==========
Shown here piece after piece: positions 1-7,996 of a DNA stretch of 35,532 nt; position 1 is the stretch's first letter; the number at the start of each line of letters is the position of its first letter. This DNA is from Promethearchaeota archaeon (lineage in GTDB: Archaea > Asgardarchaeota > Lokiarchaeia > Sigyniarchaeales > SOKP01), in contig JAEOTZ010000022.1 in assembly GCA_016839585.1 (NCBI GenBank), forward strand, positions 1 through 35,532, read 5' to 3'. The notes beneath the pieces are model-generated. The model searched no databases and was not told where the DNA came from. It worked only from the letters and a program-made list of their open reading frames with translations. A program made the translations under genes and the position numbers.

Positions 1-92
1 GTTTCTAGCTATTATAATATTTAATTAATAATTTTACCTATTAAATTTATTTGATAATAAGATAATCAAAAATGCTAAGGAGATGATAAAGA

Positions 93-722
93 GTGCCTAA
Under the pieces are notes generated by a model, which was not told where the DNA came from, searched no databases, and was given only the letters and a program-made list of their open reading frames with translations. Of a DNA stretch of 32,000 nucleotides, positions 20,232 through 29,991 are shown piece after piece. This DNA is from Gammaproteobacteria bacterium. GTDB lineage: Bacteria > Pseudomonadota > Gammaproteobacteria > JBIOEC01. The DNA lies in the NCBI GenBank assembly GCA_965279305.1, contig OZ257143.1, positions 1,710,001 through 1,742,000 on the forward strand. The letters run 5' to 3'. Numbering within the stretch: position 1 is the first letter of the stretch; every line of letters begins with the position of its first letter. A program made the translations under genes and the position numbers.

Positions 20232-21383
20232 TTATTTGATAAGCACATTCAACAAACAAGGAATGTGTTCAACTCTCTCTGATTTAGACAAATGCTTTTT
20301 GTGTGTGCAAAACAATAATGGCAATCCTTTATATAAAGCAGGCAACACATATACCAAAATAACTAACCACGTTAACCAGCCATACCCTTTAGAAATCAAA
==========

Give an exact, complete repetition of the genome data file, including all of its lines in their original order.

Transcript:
Shown here piece after piece: positions 1-7,996 of a DNA stretch of 35,532 nt; position 1 is the stretch's first letter; the number at the start of each line of letters is the position of its first letter. This DNA is from Promethearchaeota archaeon (lineage in GTDB: Archaea > Asgardarchaeota > Lokiarchaeia > Sigyniarchaeales > SOKP01), in contig JAEOTZ010000022.1 in assembly GCA_016839585.1 (NCBI GenBank), forward strand, positions 1 through 35,532, read 5' to 3'. The notes beneath the pieces are model-generated. The model searched no databases and was not told where the DNA came from. It worked only from the letters and a program-made list of their open reading frames with translations. A program made the translations under genes and the position numbers.

Positions 1-92
1 GTTTCTAGCTATTATAATATTTAATTAATAATTTTACCTATTAAATTTATTTGATAATAAGATAATCAAAAATGCTAAGGAGATGATAAAGA

Positions 93-722
93 GTGCCTAA
Under the pieces are notes generated by a model, which was not told where the DNA came from, searched no databases, and was given only the letters and a program-made list of their open reading frames with translations. Of a DNA stretch of 32,000 nucleotides, positions 20,232 through 29,991 are shown piece after piece. This DNA is from Gammaproteobacteria bacterium. GTDB lineage: Bacteria > Pseudomonadota > Gammaproteobacteria > JBIOEC01. The DNA lies in the NCBI GenBank assembly GCA_965279305.1, contig OZ257143.1, positions 1,710,001 through 1,742,000 on the forward strand. The letters run 5' to 3'. Numbering within the stretch: position 1 is the first letter of the stretch; every line of letters begins with the position of its first letter. A program made the translations under genes and the position numbers.

Positions 20232-21383
20232 TTATTTGATAAGCACATTCAACAAACAAGGAATGTGTTCAACTCTCTCTGATTTAGACAAATGCTTTTT
20301 GTGTGTGCAAAACAATAATGGCAATCCTTTATATAAAGCAGGCAACACATATACCAAAATAACTAACCACGTTAACCAGCCATACCCTTTAGAAATCAAA